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Taiwan reports 60 local COVID cases at Farglory FTZ

60 more foreign migrant workers at electronics factory in Farglory FTZ test positive for COVID

Health and Welfare Minister Chen Shih-chung. (CECC image)

Health and Welfare Minister Chen Shih-chung. (CECC image)

TAIPEI (Taiwan News) — Late on Friday evening (Jan. 21), the Central Epidemic Command Center (CECC) announced that 60 more foreign workers at the Farglory Free Trade Zone (FTZ) in Taoyuan City have tested positive for COVID, bringing the total number of cases at the facility to 66.

During a press conference on Friday afternoon, CECC head Chen Shih-chung (陳時中) announced that two migrant workers, case Nos. 18,219 and 18,220, had eaten at the same Tasty in Taoyuan City's Zhongli District as other cases on Jan. 9 but were not listed as contacts who should undergo testing. However, when their supervisor at an electronics factory in the Farglory FTZ noticed that they had developed symptoms and after learning that they had been to Tasty, they were tested for the virus.

Because they live in cramped quarters in a worker dormitory, occupants underwent testing as well. Initially, four of their coworkers had also tested positive for COVID.

They were identified as case Nos. 18,221, 18,222, 18,223, and 18,224. Tests on over 1,100 other employees at the facility in Taoyuan City's Dayuan District continued throughout the day on Friday and their results began to stream in.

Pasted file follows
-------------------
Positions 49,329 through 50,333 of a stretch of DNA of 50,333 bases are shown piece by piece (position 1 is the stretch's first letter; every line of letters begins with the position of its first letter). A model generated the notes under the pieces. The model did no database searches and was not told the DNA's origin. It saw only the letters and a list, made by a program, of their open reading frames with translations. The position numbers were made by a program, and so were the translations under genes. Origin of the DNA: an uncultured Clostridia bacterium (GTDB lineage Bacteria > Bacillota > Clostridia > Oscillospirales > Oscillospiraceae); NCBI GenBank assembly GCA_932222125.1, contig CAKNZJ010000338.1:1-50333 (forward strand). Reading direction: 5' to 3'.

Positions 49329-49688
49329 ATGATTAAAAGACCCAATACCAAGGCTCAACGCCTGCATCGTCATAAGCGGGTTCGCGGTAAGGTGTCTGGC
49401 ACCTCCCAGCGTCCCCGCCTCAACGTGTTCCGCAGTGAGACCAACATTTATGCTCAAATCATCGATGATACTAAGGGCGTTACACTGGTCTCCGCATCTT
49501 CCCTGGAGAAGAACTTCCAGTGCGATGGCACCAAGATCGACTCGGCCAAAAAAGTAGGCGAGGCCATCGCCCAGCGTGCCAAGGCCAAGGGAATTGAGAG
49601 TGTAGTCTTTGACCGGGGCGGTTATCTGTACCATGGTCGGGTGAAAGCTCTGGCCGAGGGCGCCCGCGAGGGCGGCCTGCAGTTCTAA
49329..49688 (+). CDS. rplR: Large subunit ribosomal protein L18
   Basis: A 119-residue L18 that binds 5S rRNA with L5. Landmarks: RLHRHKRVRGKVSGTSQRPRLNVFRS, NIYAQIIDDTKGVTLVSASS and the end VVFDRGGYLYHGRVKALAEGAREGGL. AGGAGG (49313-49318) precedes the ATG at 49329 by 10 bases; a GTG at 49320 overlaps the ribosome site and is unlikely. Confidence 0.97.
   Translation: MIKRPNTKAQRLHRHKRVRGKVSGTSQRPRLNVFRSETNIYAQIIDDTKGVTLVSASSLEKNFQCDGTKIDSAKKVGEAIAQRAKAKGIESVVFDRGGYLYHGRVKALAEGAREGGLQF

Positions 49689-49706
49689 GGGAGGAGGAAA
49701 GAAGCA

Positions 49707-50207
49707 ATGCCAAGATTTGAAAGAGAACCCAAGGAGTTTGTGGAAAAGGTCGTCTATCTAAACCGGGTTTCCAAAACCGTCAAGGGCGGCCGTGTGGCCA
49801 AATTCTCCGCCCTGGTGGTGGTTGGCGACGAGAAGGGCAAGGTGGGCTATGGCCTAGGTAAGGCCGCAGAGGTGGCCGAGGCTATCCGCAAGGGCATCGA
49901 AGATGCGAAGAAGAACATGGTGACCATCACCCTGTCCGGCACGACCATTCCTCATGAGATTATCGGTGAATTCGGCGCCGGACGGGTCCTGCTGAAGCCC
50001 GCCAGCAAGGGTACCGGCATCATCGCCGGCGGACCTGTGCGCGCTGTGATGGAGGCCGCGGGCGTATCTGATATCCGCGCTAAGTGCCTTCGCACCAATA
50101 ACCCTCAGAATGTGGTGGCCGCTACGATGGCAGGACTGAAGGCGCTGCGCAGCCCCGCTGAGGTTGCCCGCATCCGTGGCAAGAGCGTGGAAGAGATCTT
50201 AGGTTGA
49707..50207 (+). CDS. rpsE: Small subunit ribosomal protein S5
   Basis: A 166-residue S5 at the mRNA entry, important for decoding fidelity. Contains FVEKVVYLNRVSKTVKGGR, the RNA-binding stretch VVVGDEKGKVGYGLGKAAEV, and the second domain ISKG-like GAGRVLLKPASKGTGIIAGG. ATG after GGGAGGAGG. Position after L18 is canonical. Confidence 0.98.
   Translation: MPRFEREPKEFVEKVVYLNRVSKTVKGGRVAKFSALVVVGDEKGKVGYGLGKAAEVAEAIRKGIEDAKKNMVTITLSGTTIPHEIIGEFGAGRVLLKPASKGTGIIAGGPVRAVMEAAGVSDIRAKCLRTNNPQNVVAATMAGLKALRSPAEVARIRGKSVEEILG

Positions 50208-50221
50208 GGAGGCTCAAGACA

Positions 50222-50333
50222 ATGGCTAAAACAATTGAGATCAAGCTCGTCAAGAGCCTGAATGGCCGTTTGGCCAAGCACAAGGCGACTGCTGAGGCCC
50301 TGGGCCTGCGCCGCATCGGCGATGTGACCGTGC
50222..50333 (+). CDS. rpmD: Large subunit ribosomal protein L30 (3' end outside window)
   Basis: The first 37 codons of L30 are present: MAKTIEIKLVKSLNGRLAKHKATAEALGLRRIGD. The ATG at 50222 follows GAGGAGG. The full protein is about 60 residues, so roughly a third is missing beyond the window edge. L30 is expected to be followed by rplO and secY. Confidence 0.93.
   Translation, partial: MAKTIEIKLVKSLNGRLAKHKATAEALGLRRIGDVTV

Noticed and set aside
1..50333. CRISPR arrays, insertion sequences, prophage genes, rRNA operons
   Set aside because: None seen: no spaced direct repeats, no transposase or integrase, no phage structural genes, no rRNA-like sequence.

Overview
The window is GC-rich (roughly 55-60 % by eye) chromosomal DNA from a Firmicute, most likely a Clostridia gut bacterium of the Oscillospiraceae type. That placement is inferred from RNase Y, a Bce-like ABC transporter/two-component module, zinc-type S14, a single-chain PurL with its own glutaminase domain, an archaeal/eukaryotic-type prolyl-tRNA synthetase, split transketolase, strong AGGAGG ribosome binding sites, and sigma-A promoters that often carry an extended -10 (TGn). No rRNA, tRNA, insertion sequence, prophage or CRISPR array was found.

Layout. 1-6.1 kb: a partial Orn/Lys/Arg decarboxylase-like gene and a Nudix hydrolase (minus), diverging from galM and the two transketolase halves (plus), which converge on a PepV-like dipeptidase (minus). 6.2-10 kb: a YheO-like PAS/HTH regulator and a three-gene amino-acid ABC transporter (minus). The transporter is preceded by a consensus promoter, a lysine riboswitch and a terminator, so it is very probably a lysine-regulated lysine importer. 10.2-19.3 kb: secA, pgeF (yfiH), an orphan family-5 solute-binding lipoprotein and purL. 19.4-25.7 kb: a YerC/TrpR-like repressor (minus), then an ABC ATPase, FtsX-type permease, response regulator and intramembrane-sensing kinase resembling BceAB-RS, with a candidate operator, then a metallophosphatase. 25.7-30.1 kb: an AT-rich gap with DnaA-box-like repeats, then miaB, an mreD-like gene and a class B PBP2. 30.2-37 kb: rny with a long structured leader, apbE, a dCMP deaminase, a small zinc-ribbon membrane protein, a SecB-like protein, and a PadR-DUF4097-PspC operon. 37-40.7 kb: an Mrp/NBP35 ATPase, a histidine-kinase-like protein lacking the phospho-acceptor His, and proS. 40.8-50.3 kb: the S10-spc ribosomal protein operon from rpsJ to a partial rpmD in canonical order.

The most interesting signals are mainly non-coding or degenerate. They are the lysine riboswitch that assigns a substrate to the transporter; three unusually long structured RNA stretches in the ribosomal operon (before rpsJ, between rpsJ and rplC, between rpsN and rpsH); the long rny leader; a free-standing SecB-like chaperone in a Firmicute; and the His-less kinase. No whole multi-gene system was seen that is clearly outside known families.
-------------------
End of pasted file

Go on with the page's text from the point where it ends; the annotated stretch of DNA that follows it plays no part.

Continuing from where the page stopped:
Late that evening, the CECC send a text message announcing that 60 more workers from the plant had tested positive for COVID, bringing the total number of workers in the factory cluster infection to 66.

The CECC stated that 675 workers have tested negative, while 270 are still awaiting the results of their tests. The latest update on the test results will be provided during the Saturday afternoon CECC press conference.

That same evening, Victor Wang (王必勝), who heads the CECC's command post at Taiwan Taoyuan International Airport, told the media that the because there was no real-name registration system used at the Tasty branch and due to the language barrier, the foreign workers were not notified that they were contacts of confirmed cases and had not been following the news of the outbreak.

Due to the resulting gap in contact tracing, the two workers who dined at Tasty were not tested for 12 days. Since it is unknown how many days it has been since the onset of the disease in the two cases, Wang could only roughly estimate that they had probably been ill for at least one week and exposed an unknown number of people to the virus.

Wang said that most of the 60 new cases are migrant workers, but some are Taiwanese citizens. He said the workers' Ct counts range from high to low.